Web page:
About LEAVE A LEGACY™ FAQ
- Why is there a need for LEAVE A LEGACY™?
- Who benefits from LEAVE A LEGACY™?
- How do I leave a gift for an organization that is important to me?
- I thought only people in a certain income level could leave a charitable bequest or gift through their estate?
- Who can help me arrange for a gift to an organization?
- How do I leave a gift in memory of a person or for a specific purpose?
- Do I have to include my wish to leave a gift to a specific organization in my will?
- Do I tell the charitable organization that I have left a gift?
- How does LEAVE A LEGACY™ help my community?
- Do I have to have an Estate to LEAVE A LEGACY™?
- What about my family and immediate heirs?
Canadians are living in a time when an unprecedented amount of wealth is being transferred from one generation to the next. In the next two decades 3.5 million Canadians are expected to die, leaving an estimated $1.5 trillion to their families and community. The disturbing part is that only 30% of Canadians currently have an up-to-date legal will. If this trend continues, about 2 million Canadians will end life without a will to protect their assets, in the next two decades. Without a will, people lose the ability to control distribution of their estate to their chosen beneficiaries.
The LEAVE E A LEGACY™ program message benefits all. Donors gain a sense of fulfillment knowing they are supporting organizations that make a difference within their communities. They may also receive significant tax benefits. Charities obtain more support and as a result may sustain and improve their efforts. Finally, the future generations of Canadians, including grandchildren and other family members can share in a legacy of charitable work that continue to enhance the quality of life for citizens today and in the future.
By leaving a gift to a charity or not-for-profit organization in your will or estate plan, you ensure your assets continue to help others into the future. Without a will, your property and finances are settled according to federal and provincial laws, which may not coincide with your wishes.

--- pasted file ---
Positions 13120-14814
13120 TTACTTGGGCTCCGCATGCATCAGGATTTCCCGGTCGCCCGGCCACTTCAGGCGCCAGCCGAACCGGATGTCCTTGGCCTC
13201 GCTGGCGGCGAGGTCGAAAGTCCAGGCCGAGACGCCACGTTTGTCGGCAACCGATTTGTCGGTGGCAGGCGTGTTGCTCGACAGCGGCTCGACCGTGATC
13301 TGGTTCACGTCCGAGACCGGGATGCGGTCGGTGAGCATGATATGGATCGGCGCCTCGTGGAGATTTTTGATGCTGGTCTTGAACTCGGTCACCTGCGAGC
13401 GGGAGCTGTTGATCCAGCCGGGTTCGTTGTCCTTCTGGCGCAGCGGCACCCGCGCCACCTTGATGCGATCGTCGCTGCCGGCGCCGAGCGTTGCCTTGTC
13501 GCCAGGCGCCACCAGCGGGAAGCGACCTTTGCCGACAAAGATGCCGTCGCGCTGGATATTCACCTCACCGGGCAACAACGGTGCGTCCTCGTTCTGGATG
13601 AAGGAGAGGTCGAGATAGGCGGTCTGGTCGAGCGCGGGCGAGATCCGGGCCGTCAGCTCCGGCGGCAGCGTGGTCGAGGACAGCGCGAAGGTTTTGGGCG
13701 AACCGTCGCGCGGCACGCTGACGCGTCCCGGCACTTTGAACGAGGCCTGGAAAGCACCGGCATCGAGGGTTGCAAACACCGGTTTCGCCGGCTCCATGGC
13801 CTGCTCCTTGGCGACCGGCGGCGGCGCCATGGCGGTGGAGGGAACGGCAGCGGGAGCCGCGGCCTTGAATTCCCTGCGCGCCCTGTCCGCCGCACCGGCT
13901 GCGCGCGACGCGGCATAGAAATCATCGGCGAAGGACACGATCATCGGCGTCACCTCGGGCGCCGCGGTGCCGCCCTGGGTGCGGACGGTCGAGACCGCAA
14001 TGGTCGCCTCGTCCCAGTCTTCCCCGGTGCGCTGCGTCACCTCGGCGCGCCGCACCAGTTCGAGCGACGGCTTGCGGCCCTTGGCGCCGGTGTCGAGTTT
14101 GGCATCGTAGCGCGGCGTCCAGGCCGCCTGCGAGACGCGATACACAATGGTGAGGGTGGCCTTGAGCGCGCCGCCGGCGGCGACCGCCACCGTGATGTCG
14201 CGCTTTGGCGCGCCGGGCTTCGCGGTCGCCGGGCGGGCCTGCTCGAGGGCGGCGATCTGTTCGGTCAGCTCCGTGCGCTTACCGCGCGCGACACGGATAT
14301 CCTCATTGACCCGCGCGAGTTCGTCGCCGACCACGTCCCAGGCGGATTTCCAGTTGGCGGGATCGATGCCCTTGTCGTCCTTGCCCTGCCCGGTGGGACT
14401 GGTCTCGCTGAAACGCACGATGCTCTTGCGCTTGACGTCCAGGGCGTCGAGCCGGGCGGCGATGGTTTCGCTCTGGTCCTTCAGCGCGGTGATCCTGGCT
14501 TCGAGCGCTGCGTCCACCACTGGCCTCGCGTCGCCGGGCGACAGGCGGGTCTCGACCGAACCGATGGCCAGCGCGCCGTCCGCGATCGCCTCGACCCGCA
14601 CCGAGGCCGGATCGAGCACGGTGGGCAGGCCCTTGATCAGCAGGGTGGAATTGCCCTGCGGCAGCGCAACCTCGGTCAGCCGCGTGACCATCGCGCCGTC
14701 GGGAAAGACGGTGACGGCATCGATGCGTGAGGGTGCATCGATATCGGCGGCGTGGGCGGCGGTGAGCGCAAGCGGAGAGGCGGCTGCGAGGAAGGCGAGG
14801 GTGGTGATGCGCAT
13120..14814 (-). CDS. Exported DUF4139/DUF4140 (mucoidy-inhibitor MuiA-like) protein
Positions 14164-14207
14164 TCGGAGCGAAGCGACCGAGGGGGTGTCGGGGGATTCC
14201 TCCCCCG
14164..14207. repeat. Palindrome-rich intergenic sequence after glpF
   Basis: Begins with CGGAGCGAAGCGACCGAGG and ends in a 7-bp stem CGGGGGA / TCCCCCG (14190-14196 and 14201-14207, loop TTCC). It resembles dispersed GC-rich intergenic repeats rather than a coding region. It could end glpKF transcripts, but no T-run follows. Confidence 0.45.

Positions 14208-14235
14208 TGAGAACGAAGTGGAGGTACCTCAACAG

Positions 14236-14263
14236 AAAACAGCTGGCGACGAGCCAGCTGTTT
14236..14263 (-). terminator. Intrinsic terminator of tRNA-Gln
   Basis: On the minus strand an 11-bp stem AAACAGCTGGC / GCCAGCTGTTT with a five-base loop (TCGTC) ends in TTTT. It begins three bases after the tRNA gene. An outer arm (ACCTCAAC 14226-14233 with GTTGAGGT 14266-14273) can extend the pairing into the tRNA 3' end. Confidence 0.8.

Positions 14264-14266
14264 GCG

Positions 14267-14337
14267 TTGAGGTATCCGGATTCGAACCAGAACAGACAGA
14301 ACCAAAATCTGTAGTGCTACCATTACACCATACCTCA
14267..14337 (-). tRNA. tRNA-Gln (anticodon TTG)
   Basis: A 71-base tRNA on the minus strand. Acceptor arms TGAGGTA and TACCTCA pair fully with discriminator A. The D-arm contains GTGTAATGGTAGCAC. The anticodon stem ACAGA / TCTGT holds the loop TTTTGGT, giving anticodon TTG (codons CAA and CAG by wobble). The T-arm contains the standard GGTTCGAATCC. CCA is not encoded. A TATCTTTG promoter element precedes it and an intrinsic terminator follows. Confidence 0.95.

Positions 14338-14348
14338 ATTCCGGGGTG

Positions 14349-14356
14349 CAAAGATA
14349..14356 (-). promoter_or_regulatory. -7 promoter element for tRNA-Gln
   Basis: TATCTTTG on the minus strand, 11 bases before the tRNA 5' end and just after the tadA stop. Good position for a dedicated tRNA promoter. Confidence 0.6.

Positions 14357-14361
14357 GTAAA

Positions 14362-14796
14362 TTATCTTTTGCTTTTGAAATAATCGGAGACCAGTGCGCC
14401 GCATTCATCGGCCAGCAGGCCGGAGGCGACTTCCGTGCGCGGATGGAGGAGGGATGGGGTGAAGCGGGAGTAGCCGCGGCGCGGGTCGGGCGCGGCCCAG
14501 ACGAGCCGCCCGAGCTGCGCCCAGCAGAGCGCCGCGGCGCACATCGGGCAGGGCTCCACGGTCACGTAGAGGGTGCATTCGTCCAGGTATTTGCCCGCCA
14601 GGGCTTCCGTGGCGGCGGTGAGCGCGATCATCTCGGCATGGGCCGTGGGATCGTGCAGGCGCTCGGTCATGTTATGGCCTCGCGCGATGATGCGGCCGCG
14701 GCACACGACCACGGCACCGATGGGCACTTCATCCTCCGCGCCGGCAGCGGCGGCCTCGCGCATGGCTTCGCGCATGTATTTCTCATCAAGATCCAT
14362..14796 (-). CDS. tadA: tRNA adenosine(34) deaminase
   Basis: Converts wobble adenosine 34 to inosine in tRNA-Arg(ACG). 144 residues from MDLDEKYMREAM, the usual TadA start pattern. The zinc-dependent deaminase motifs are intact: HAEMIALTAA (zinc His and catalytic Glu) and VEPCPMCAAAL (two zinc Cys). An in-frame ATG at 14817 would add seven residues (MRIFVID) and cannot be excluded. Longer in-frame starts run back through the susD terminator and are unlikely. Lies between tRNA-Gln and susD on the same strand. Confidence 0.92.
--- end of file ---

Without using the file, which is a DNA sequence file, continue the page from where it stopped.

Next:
I thought only people in a certain income level could leave a charitable bequest or gift through their estate?
You might think you have to be wealthy to donate to a charity. Not true. Anyone can arrange to leave a charitable gift from their estate, regardless of its size. It can mean a great deal to a cause that is important to you.
Your financial planner, lawyer, accountant, or insurance agent can help you leave a gift. These professionals can tell you about tax benefits of planned gifts. You can also call the charity or the not-for-profit organization for help.
A charitable gift is a meaningful way or recognizing someone who has made a difference in your life. You may also want to give a specific cause like research or a new building. These kinds of memorial gifts can easily be arranged in your will. You just need to specify that the gift be given in memory of a particular person or for a specific use.
A charitable bequest will not take effect unless you state your intention in your will. Without a will, you lose control over your property after death. Your property and finances are settled according to provincial laws whether or not they coincide with your wishes or those of your family.
Do I tell the charitable organization that I have left a gift?
That is up to you. Not-for-profits often like to know in advance so they can recognize your generosity. They can also tell you about opportunities for giving for a specific purpose.
LEAVE A LEGACY™ encourages bequests and other planned gifts which help charities become more sustainable. LEAVE A LEGACY™ provides a public service that encourages people to plan their estates and to leave a gift to the organizations of their choice. By doing so, citizens will ultimately help not-for-profit and charitable organizations sector continue to give back to their community.
"Estate" can describe any property, money or personal belongings that you have accumulated throughout your lifetime. Anyone can arrange to leave a charitable gift from their estate, regardless of its size. There is no such thing as an insignificant gift.
There are many ways to achieve your charitable goals without taking away from your family and loved ones. There are numerous options and types of planned gifts. Different giving options allow you to give and still provide for family members while receiving tax benefits at the same time.